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John Crump obituary

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  • Adam Buick
    John Crump, the author of a number of books on socialism and anarchism, died at the beginning of March at the comparatively early age of 60. From 1963 to 1974
    Message 1 of 2 , Mar 13, 2005
      John Crump, the author of a number of books on socialism and anarchism, died
      at the beginning of March at the comparatively early age of 60. From 1963 to
      1974 he was a very active member of the Socialist Party of Great Britain in
      London, Manchester and Sheffield where he initially worked as a dentist. He
      was a member of the editorial committee of the Socialist Standard,
      contributing articles under the initials J.C. (two, the "Politics of Pop"
      and "How Close was France to a Socialist Revolution", are included in the
      SPGB's centenary book "Socialism Or Your Money Back"), but was also one of
      those responsible for painting "SPGB" in huge letters on a prominent
      rockface on the main road between Sheffield and Manchester which could still
      be seen until a few years ago.
      He resigned in 1974 when he went to work in Japan, criticising what he
      regarded as various organisational shortcomings but also the SPGB's views on
      the use of parliament in the course of the establishment of socialism. In
      fact he had come to the conclusion that the overthrow of capitalism was more
      likely to need to be violent. But he remained a Socialist, trying to bridge
      the gap between views such as the SPGB's and those of the anarcho-communists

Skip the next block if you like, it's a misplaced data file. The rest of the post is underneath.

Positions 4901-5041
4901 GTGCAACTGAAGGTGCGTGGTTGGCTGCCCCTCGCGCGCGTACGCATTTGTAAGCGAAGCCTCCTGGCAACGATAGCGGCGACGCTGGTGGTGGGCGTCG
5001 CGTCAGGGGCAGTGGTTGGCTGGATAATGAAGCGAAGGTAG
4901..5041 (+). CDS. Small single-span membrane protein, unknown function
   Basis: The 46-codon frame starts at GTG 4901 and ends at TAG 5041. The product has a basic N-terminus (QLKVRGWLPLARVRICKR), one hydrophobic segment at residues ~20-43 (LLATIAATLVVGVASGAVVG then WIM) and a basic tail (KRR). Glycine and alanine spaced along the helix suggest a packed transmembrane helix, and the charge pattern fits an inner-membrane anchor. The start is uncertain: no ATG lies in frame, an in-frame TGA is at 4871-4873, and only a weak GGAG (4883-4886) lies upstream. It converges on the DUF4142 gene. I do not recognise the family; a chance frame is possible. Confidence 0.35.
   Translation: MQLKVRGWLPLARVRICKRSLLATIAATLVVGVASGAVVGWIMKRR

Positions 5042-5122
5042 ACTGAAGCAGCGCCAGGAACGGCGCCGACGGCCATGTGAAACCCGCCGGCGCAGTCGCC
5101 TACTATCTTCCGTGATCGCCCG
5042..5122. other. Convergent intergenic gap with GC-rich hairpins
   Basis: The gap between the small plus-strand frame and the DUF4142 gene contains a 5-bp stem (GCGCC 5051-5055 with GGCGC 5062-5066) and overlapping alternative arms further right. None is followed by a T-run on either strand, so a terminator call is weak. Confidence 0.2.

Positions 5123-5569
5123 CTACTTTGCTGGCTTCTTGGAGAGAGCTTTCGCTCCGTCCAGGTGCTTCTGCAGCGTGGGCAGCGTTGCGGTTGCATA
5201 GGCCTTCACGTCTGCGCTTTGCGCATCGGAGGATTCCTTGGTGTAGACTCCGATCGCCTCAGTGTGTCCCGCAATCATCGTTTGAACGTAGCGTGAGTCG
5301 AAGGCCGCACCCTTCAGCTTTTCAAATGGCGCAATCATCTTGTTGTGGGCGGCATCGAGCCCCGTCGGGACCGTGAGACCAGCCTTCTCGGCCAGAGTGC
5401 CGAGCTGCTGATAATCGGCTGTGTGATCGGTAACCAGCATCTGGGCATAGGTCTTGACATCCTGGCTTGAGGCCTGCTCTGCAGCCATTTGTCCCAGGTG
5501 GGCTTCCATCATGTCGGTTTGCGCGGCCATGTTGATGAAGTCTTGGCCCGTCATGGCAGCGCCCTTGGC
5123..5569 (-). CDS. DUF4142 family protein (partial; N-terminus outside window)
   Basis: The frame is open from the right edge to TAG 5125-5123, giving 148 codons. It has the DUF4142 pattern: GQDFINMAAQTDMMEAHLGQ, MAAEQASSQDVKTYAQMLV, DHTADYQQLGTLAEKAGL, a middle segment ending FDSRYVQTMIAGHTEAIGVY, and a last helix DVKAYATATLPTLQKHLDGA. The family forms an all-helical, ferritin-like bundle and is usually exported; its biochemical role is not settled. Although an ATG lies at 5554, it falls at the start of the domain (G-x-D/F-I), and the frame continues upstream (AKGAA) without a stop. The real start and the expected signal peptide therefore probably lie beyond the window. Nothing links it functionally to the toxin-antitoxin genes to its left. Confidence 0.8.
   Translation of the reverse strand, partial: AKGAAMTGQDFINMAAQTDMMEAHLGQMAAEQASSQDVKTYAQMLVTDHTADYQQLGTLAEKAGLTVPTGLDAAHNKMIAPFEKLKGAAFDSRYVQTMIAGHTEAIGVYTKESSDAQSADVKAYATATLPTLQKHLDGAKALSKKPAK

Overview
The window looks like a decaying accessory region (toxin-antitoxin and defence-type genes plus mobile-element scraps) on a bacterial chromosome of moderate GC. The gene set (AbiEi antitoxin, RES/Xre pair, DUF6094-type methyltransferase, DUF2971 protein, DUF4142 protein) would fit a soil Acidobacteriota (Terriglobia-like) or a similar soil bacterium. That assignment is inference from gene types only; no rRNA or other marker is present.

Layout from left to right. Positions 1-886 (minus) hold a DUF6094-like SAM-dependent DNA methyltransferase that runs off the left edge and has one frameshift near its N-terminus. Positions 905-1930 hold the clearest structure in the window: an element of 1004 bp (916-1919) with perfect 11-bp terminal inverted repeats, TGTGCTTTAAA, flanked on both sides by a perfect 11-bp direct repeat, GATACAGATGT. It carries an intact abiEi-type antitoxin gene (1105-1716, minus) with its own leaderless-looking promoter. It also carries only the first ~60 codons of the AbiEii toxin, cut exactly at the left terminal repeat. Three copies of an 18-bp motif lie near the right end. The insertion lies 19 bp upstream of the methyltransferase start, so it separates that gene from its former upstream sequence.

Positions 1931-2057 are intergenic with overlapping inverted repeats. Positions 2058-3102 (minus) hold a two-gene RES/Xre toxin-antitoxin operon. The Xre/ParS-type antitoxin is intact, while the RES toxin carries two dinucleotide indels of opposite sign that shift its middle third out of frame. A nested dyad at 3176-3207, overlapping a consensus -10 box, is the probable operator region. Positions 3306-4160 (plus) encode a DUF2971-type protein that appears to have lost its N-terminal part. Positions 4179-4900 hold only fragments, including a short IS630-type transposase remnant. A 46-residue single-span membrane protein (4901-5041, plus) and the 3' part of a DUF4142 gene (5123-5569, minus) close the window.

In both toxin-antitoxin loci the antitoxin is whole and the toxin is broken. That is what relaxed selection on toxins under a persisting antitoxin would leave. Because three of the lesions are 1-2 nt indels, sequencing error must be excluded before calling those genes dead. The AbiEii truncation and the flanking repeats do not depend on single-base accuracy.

and other anti-parliamentarists, a doomed project since neither side was
      prepared to change their views, respectively for and against using elections
      and parliament. One of the fruits of this project was the book he co-edited
      with Maximilien Rubel "Non-Market Socialism in the Nineteenth and Twentieth
      Centuries" (1987) which contained articles on what he always described as
      "the thin red line of non-market socialism" including one on the SPGB but
      also on anarcho-communism, council communism and the situationists. He had
      previously co-authored a study of the Russian economy "State Capitalism: The
      Wages System under New Management" (1986).
      The main reason he had gone to Japan was to test the truth of the view he
      got from the SPGB that socialist ideas arise out of capitalist conditions
      rather than out of the mere propaganda of socialists: Japan, being an
      industrially developed capitalist country, ought in his view to have
      independently produced socialist ideas amongst the working class there. He
      was to be rather disappointed, discovering that in Japan "Marxism" meant
      Leninism (as generally it still does in the rest of Asia too) and that those
      who had argued for a classless, moneyless, wageless society of common
      ownership (as a few anarchist writers did) tended to be anti-industrial and
      to be unconnected to the working class movement, as he explained in his
      books "The Origins of Socialist Thought in Japan" (1983) and "Hatta Shuzo
      and Pure Anarchism in Interwar Japan" (1993).
      Although this was the last thing he had in mind, the change from dentist to